Home, home, I sav.-

[Exit.
Jaff. Yes, if my heart would let me-
This proud, this swelling heart, home would I go,
But that my doors are hateful to my eyes,
Fill'd and damm'd up with gaping creditors.
I've now not fifty ducats in the world ;
Yet still I am in love, and pleas'd with ruin,
©h, Belvidera! Oh! She is my wife
And we will bear our wayward fate together--
But ne'er know comfort more.

IV.—Boniface and Aimwell.—Beaux Stratagem.
Bon. 'THIS way, this way, Sir.
Aim. You're my landlord, I suppose.

Bon.. Yes, : Sir, I'm old Will Boniface ; pretty well known upon this road, as the saying is.

Aim. O), Mr. Boniface, your servant.

Bon. O, Sir-What will your honor please to drink, as the saying is?

Aim. I have heard your town of Litchfield mucii famed for ale ; I think I'll taste that!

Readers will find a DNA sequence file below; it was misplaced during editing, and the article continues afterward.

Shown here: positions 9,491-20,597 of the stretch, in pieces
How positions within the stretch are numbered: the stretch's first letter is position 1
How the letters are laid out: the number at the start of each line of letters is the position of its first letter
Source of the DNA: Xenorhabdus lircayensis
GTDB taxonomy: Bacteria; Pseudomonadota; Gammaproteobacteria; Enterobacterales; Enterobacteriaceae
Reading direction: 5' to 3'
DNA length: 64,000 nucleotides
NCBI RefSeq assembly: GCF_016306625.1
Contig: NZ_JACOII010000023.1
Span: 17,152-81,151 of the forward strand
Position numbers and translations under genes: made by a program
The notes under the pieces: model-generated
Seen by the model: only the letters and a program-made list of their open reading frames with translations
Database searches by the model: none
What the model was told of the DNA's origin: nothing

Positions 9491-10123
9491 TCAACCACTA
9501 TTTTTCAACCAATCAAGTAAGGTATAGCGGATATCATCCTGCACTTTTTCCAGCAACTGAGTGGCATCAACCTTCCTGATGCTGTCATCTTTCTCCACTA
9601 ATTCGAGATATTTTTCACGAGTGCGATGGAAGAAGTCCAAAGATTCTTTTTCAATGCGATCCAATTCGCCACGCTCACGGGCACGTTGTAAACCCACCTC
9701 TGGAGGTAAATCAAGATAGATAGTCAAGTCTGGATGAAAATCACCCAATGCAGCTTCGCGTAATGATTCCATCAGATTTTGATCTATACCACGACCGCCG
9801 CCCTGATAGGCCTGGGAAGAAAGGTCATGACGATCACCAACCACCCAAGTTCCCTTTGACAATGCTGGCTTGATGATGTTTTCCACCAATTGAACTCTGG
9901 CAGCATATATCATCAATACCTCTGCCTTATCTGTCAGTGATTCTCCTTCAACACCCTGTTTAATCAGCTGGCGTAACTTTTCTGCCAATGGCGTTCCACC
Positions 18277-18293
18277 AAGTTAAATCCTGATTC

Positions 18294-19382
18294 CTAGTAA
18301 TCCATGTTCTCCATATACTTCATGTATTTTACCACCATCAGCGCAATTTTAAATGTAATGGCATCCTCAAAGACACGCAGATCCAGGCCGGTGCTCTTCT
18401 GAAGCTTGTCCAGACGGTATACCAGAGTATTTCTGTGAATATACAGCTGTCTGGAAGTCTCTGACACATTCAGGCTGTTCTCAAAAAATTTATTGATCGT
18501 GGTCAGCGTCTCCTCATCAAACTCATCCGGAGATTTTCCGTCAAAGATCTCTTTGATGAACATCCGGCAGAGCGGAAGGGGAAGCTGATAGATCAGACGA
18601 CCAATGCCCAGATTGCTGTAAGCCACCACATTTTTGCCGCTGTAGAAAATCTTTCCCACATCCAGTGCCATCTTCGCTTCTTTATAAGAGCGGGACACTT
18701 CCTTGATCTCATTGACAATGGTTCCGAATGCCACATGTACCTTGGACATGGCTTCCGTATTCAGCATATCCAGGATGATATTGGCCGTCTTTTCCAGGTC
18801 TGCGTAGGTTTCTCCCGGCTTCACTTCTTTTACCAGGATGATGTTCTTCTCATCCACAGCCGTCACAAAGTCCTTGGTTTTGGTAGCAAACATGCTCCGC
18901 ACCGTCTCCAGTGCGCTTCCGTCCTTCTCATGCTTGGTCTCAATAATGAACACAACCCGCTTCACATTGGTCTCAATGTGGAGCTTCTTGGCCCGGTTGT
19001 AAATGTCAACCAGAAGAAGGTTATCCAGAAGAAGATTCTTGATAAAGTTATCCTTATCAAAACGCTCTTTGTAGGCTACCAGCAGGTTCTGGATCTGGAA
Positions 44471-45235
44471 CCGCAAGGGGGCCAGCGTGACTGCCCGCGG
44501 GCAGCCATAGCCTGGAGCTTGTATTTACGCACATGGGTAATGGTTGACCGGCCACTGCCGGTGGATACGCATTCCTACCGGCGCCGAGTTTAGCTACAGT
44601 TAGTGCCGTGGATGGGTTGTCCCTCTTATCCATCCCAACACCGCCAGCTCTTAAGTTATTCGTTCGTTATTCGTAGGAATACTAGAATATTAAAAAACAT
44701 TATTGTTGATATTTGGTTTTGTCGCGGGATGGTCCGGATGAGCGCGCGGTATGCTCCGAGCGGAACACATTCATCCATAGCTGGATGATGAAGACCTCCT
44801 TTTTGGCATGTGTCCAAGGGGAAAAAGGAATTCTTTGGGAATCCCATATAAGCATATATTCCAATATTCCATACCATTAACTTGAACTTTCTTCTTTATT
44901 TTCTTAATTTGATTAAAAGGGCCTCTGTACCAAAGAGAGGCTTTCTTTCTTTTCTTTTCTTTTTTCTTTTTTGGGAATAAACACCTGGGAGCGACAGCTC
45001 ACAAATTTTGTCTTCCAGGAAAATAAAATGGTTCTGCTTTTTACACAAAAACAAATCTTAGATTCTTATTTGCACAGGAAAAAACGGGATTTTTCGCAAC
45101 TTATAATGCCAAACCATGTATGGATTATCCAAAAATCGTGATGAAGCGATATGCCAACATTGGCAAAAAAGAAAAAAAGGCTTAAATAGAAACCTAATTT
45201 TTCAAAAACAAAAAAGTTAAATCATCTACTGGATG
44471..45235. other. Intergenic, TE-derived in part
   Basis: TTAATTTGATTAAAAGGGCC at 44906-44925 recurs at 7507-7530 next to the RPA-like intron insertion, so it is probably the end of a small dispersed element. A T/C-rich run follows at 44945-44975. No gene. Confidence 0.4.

Bon. Sir, I have now in my cellar ten tun of the best ale in Staffordshire ; 'tis smooth as oil, sweet as milk, clear as amber, and strong as brandy; and will be just fourteen

years old the fifth day of next March old style. Aim. You're very exact, I find, in the age of your ale.

Bon. As punctual, Sir, as I am in the age of my children :—I'll show yau such ale Here, tapster, broach number 1706, as the saying is.Sir, you shall taste my anno domini.- I have lived in Litchfield, inan and boy, above eight and fifty years, and 1 believe, have not consumed eight and fifty ounces of meat.

Aim. At a meal, you mean, if one may guess by your bulk.

Bon. Not in my life, Sir : I have fed purely upon ale : I have ate my ale, drank my ale, and I always sleep upon ale.

[Enter tapster with a tankard. Now, Sir, you shall -Your worship's health : [drinks. ]--Ha! Delicious, delicious! Fancy it Burgundy, only fancy it--and 'tis worth ten shillings a quart.